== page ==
Isobel and Guy Nicol with ther collection of Vintage farm machinery.
|Owners:||Guy and Isobel Nicol|
|Farm size:||800 hectares|
|Pioneer® brand hybrids grown:||33J24, 34D71, 34E79 and 34G13|
|Number of seasons growing:||25|
With a quarter of a century of maize grain growing behind them, Guy and Isobel Nicol have a history all of their own in the industry.
Growing maize in the Opotiki district for all this time, the Nicols have expanded over the years from the time when they started off dairy farming. Guy and Isobel dairy farmed for 25 years but over that time Guy became increasingly interested in growing maize once he had tired of dairying. In 1981 he started growing maize on the East Coast while still milking cows. Isobel recalls the long days they put in, getting up early to milk at 4.30am before Guy headed down the coast to tend the maize blocks, while she stayed at home to complete afternoon milking.
"Looking back I don't know how we did it! Some days Guy would not be home before I0.00pm, before turning in and getting up to do it again the next day."
Before growing maize commercially Guy had been feeding his cows maize silage during the 60s and 70s, chopping it with a Pottinger silarator and feeding it out as green feed.
"We had tried all sorts of things over the years, including rape, swedes and turnips, but we seemed to always come back to maize, the cows always seemed to prefer it," says Guy.
Today in his late sixties he and Isobel grow 200 hectares of maize on the home farm, largely for grain production. Their son Grant also has 40 hectares of his own planted. With lease land added in, the Nicols harvest well over 800 hectares.
Guy has amassed a wealth of farming history from all over the region with his extensive collection of collectable agricultural machinery and equipment. His favourites include two John Deere single row maize planters, both rare and both very different.
He has also collected "a few" tractors along the way, including a Farmall F12 from the property he worked on when he first left school. Restoring the machinery involves stripping them back to their component parts, cleaning, painting and reassembling them. At present Guy is working on a John Deere horse drawn hay mower, a job he describes as his "rainy day" activity.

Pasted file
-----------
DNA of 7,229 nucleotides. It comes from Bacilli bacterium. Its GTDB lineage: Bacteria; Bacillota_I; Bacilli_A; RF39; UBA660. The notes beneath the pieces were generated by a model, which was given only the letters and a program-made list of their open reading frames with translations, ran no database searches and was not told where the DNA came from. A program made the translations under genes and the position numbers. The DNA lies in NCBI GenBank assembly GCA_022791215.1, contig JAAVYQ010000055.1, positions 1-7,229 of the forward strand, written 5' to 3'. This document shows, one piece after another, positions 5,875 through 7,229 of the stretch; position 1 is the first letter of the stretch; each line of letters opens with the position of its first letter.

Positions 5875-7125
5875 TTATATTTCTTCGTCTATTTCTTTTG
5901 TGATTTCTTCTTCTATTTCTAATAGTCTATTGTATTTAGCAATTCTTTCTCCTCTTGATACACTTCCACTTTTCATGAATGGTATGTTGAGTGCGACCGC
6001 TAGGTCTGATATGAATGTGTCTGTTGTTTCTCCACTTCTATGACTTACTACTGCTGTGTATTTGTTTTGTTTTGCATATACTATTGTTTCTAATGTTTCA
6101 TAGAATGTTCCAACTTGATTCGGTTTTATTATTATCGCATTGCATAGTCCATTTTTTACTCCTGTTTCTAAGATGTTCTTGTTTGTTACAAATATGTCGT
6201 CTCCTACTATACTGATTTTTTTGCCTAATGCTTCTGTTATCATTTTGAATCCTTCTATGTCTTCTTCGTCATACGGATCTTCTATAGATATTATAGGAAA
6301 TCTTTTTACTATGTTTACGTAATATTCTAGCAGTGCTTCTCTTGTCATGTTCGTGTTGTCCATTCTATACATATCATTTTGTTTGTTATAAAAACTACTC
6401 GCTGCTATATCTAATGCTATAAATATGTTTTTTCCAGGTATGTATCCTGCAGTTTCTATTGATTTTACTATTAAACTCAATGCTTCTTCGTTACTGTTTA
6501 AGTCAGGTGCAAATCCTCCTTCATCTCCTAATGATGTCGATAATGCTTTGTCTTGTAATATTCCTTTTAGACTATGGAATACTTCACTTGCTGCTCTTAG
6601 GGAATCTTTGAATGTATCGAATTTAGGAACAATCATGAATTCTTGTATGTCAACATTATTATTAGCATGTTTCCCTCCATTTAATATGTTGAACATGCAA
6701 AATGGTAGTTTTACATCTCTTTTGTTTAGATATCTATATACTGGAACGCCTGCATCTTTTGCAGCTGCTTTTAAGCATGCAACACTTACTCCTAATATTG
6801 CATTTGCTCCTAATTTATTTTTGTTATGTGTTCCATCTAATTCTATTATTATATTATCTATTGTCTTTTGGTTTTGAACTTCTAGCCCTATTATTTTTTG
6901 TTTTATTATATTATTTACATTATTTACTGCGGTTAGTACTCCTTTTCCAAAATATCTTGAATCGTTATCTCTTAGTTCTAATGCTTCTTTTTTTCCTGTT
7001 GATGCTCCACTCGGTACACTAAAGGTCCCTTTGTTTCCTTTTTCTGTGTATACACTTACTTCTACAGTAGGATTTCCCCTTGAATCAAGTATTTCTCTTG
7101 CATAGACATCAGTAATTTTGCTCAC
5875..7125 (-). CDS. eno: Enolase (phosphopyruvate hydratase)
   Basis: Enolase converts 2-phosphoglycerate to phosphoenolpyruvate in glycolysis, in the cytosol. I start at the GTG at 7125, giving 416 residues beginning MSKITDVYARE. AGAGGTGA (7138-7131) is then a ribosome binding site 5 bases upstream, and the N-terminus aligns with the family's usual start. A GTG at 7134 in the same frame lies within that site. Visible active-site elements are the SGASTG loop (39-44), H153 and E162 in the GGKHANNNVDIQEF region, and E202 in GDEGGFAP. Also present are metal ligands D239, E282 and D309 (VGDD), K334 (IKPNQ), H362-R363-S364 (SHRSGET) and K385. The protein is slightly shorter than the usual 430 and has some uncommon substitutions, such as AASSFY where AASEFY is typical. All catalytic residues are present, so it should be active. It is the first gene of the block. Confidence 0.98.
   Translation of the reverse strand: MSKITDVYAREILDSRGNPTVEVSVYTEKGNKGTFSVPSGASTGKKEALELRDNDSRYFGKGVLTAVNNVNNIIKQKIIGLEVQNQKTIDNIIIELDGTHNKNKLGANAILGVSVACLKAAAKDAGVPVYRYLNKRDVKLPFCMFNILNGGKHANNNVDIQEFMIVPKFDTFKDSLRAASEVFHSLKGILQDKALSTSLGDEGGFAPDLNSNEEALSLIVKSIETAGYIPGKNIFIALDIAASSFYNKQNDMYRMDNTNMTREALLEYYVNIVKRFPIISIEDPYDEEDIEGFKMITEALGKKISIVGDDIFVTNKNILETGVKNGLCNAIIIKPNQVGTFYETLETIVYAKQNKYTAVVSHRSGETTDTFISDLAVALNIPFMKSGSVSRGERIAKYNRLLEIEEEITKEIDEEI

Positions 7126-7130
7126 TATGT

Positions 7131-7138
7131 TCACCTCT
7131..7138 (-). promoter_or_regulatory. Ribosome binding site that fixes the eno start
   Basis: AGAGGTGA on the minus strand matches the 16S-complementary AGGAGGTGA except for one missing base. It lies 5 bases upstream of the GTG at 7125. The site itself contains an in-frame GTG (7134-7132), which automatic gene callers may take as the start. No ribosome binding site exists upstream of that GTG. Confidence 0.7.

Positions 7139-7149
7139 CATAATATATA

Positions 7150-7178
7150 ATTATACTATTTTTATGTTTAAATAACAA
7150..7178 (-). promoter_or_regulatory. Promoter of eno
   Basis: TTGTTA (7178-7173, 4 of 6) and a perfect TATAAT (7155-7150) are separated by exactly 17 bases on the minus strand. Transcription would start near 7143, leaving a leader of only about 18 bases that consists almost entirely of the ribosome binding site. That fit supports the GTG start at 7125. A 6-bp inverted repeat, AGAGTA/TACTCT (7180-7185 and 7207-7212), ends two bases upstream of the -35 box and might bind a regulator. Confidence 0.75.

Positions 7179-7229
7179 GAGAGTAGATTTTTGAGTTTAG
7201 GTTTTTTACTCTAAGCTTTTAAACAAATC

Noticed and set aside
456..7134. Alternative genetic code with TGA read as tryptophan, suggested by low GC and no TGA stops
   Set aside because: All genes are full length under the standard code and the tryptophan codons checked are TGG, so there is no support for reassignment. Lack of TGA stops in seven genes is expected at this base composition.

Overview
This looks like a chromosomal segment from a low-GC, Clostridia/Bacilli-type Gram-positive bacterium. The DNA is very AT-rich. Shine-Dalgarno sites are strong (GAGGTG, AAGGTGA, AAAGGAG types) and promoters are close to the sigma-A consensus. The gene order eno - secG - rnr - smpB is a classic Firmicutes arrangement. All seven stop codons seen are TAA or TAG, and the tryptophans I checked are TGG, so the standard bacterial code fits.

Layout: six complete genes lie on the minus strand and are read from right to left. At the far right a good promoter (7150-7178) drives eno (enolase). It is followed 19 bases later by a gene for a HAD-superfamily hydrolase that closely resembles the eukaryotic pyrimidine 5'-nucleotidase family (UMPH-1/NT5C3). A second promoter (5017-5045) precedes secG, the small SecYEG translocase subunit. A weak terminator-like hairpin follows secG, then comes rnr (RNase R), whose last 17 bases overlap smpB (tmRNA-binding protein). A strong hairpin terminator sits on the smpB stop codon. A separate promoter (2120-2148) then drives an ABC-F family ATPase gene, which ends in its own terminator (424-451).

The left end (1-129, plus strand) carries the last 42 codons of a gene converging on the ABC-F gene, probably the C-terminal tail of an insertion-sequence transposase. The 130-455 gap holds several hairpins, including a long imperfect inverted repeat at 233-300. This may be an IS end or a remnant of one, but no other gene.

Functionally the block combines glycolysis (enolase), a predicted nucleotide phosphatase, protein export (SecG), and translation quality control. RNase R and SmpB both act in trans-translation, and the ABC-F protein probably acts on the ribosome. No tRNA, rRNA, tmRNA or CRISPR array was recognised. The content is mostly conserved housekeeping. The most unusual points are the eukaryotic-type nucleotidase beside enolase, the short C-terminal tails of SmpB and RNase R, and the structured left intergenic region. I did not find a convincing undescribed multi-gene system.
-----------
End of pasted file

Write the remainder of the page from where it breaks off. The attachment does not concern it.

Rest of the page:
With all the gear under roof, Guy and Isobel host many people who are interested in old farm machinery. "To be honest I think I get as much fun talking to the people who come to look at all the gear as I do from fixing it up!" says Guy.
Despite having been farming for a very long time, Guy shows no signs of slowing down, still finishing up late at harvest time. As Isobel says, "If the bin is not full then he will stay there until it is!"
When not busy with maize planting and harvesting. Guy and Grant operate a contracting business that covers a wide area from Matawai to Waimana and the East Cape.
Over the last 25 years Guy has witnessed many changes in the industry, particularly regarding how cultivation is carried out.
"Ripping the ground is one thing we never did early on. It allows better aeration of the soil and we get better response with it."
He has seen nitrogen move from liquid to granular form, originally coming in tankers from Rotorua. Either way, he says maize requires a good side dressing of nitrogen which is as important now as it ever was.
Over the years Guy says he has increasingly seen crops become more consistent for yield, as hybrids have developed specifically for regions and uses.
Guy plants a range of Pioneer® brand hybrids, including 33J24, 34D71, 34E79 and 34G13 and selects these hybrids for their solid agronomic characteristics, as well as yield.
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